Without evidence of benefit, an intervention should not be presumed to be beneficial or safe.

- Rogue Medic

Should we urinate on patients, because ‘What if it improves outcomes?’


 

This week on EMS Office Hours, Jim Hoffman, Josh Knapp, John Broyles in the chat room, and I discuss a variety of topics, but mainly the absence of any relationship between standards of care and evidence of improved outcomes for patients.
 

Merit Badges Determining Standard Of Care and…
 

How do we end up with the many organizations creating standards of care for us?

They do not create the standards of care. They write guidelines with recommendations only to consider what they claim is based on evidence. The problem is that the evidence they look for is improved surrogate endpoints, rather than improved outcomes.

If you are bleeding internally, do you want treatment that will provide a better looking blood pressure when you arrive at the hospital, even though that treatment does not appear to do anything to improve survival?[1]

If you collapse due to cardiac arrest, do you want treatment that will provide a better looking blood pressure when you arrive at the hospital, even though that treatment does not appear to do anything to improve survival?[2]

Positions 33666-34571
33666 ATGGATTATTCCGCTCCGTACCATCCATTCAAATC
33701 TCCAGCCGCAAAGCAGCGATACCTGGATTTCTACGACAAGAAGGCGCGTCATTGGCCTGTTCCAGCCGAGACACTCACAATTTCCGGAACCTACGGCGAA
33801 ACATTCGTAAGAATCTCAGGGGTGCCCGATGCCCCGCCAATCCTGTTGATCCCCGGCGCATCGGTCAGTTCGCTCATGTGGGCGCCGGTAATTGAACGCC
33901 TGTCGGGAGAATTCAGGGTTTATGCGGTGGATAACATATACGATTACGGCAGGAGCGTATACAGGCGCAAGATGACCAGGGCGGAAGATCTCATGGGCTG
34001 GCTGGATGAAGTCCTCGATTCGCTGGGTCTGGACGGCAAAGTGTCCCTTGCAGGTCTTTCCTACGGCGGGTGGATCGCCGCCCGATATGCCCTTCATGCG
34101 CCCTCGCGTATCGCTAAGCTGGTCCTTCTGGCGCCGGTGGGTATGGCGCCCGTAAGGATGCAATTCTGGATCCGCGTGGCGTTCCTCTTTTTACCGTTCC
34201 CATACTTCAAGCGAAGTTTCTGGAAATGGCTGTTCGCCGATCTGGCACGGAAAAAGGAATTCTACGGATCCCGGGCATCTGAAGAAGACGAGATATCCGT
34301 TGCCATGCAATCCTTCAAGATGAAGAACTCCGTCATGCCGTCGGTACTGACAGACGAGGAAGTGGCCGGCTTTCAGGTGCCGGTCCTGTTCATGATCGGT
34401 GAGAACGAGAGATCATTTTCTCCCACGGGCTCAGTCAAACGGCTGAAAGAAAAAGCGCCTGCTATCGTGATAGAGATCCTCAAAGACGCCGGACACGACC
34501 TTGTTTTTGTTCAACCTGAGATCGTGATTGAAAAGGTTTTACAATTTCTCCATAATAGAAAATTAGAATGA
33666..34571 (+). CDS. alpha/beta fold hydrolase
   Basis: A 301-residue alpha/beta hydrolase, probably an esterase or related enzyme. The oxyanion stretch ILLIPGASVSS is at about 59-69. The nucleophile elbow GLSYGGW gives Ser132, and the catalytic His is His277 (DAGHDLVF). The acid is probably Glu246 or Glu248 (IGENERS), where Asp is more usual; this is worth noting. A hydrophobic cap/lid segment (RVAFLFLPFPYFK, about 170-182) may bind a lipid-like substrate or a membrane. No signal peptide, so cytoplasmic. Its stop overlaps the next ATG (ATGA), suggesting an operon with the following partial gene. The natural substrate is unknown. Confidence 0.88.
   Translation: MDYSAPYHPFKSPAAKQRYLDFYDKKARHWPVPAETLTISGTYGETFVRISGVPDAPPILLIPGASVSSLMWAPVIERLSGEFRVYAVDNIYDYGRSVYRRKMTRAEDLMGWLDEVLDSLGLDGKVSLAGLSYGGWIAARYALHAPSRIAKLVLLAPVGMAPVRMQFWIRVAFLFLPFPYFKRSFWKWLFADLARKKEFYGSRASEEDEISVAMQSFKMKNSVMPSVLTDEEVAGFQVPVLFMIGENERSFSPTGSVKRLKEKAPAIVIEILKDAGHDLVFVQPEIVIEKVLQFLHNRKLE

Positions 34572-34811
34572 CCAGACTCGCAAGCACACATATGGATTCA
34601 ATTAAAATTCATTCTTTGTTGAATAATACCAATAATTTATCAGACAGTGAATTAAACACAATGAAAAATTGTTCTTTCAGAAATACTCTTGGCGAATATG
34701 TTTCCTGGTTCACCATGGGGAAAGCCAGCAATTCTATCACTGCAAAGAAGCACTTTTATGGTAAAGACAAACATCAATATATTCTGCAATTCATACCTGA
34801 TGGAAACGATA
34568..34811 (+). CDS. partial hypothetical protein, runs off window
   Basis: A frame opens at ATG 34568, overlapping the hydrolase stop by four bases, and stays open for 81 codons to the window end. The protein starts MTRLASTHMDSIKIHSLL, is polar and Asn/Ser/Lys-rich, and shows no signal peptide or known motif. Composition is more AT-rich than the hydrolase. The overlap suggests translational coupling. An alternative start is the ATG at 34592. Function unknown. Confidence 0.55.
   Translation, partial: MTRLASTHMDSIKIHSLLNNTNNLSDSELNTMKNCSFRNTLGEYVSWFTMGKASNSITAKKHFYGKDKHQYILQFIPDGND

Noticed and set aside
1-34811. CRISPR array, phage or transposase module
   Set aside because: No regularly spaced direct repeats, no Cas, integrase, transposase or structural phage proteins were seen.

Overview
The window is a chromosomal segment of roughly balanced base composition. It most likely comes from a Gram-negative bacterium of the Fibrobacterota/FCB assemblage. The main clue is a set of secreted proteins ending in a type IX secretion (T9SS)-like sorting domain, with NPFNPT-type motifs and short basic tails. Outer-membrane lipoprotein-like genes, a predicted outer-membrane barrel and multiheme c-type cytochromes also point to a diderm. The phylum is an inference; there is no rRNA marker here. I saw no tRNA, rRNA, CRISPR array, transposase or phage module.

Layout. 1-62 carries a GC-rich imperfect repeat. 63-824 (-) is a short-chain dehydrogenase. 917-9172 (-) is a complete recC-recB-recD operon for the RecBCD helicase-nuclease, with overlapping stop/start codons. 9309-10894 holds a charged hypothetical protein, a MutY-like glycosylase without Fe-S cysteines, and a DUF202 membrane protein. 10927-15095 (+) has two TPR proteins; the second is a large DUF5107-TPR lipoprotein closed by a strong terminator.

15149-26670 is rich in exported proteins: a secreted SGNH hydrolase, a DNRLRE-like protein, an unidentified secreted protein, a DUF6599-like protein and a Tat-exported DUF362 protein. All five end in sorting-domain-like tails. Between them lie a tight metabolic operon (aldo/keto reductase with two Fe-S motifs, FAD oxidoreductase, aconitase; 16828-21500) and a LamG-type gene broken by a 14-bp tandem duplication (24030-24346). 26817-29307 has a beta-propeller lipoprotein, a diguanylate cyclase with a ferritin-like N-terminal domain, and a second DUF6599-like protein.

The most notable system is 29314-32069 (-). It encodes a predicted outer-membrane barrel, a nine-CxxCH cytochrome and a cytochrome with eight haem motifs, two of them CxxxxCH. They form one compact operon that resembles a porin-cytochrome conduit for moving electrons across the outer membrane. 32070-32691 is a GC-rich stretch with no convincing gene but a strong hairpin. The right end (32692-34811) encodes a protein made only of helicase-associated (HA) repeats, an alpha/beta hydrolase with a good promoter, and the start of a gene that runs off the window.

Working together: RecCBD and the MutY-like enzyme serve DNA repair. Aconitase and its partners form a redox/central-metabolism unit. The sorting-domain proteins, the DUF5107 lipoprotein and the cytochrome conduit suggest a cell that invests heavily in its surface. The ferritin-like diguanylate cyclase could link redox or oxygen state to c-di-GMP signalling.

Would the outcomes be any worse, if I were to urinate on the patient?[3],[4]

Probably not – as long as we are providing appropriate BLS care.
 

Image credit.
 

The patients might even be better off, because the urine might help to keep the drugs and tubes people (paramedics, nurses, and doctors) away from the patient. The drugs and tubes seem to produce worse outcomes, so the urine would protect the patient from these worse outcomes.
 

Or we can use the excuse that is used for so many of our dangerous treatments –

We wouldn’t want anyone to be able to say that we didn’t try everything.

We don’t care how much harm we cause as long as we seem like we are doing something.

It’s the thought that counts – as long as the thought doesn’t require actual thinking.
 

Go listen to the podcast.
 

This part of the podcast was part of a discussion of what I wrote about in Should Merit Badge Organizations Define Standards of Care?

Footnotes:

[1] Evidence of improved survival from uncontrolled hemorrhage due to administration of fluids

No evidence of improved survival.

[2] Evidence of improved survival from cardiac arrest due to administration of epinephrine

No evidence of improved survival.

[3] Evidence of improved survival from uncontrolled hemorrhage due to administration of urine

No evidence of improved survival.

[4] Evidence of improved survival from cardiac arrest due to administration of urine

No evidence of improved survival.

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